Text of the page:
Eliza Grace was born on March 15, 2006, at 26 weeks, 4 days, weighing 1 pound 4 ounces and measuring just 11.5 inches long. She is the light of my soul and this is the story of our life in the big city.

Sunday, October 4, 2009

Informal Three and a Half Year Evaluation

Before you get your knickers in an uproar and accuse me of pretending to be a developmental pediatrician or an OT, PT or SLP, I did use the word "informal" in the post title. But really, after 3 years of evaluations a reasonably observant parent can figure out the highlights of some of the testing.

Block stacking is a perennial favorite at evaluations. I think it is fair to say that Eliza has mastered that skill:





She even admires her own work:



Eliza continues to fail the "let's pretend" test with the wooden cake and babydoll. Personally I think Eliza should be exempt from this one since not only would she never consider eating a birthday cake, she certainly is smart enough to figure out that this one is tasteless:



Which brings us to the dreaded speech evaluation. As I suspected, my playground observations confirm that virtually every neurotypical 3 to 3.5 year old can converse with the basic "who, what, where, when why and how" questions. Typical playground conversations involve parents yelling: "who's truck is that and where did you get it?" with the 3 year old answering: "it's Sally's and she gave it to me." The second part of this answer may well be a lie since very few three year olds part with their trucks in the sandbox. And we all know that every three old worth her salt has asked "why" enough times to make her mother head to the wine cellar.

Not so at Casa de Eliza. Eliza is sorely lacking in pragmatic speech or what is also called social language.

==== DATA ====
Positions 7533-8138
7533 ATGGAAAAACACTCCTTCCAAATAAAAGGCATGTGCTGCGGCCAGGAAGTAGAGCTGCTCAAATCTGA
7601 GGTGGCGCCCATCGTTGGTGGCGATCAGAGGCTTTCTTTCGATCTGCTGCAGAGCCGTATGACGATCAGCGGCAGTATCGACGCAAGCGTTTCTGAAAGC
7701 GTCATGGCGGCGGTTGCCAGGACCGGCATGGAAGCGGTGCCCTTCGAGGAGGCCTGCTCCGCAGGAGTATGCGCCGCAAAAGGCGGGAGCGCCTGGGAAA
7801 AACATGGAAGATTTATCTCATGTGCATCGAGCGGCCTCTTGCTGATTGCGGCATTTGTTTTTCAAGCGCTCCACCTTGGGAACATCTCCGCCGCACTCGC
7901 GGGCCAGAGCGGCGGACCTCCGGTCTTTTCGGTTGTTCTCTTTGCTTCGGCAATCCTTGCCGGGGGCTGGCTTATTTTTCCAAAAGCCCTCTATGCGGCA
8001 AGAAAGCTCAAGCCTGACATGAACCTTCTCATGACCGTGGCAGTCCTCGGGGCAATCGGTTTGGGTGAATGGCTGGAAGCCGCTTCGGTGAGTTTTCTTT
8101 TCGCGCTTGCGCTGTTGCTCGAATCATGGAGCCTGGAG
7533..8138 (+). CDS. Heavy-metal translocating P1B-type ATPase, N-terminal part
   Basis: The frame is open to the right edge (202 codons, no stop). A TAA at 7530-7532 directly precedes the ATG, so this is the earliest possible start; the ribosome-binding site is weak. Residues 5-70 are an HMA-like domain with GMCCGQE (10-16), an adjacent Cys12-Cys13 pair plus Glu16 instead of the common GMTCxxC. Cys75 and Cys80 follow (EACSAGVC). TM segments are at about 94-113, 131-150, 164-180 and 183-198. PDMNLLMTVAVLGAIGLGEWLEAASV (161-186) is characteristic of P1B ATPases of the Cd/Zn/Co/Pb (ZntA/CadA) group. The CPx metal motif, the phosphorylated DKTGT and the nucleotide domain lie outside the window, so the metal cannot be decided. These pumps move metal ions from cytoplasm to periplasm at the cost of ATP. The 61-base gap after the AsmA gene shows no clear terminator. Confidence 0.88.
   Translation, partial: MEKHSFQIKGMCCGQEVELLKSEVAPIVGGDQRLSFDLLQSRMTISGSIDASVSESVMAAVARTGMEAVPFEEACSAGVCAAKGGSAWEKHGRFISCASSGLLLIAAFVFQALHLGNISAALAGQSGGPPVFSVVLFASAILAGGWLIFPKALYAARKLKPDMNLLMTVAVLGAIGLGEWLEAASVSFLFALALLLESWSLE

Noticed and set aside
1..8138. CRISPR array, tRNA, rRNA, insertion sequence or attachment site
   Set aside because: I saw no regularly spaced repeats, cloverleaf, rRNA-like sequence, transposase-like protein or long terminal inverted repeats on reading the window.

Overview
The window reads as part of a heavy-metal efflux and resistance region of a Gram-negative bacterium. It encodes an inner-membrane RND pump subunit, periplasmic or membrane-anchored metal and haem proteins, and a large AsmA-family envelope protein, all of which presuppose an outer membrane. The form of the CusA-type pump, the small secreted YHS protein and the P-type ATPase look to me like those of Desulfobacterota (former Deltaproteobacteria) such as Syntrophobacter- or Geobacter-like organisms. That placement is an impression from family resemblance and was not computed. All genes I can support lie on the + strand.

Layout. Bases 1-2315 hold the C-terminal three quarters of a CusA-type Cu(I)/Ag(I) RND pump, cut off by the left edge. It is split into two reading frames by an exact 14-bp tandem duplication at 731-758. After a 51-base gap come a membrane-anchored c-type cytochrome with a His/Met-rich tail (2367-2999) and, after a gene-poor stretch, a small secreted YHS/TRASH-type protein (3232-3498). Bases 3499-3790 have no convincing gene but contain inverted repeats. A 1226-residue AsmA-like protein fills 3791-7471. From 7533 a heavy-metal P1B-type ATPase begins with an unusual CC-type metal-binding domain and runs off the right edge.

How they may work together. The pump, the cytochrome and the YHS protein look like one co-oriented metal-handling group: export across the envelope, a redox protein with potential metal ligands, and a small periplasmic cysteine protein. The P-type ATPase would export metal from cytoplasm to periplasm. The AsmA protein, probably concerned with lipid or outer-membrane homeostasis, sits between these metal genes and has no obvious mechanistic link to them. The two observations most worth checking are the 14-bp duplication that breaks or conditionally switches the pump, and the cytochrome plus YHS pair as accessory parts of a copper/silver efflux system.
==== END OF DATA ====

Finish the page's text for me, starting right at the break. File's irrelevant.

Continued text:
Eliza has a large vocabulary and for example, can identify many dozens of animals, can tell the difference between a crane, eagle, flamingo, scarlet macaw, dove and lovebird. But ask her if she went to school or what her teacher's name is and you get a big blank stare. Eliza can answer questions, but you quickly realize many of those answers are simply parroting the question. For example, "did you color at school?" gets the answer "I color at school." By the same token "did you go parachuting at school?" gets the answer "I parachute at school."

How do you teach a child to communicate and not just recite words? How do you get a child to converse in even basic ways? And if the child can't really do that, how do they ever learn to socialize with their peers? Feel free to post any pearls of wisdom.

15 comments:

Tasha said...

I am not exactly sure. Would she engage in social play with you? Maybe you could model it for her? (however, that may result in parroting back to you). Hmmm..I'll have to think.

Jenny G said...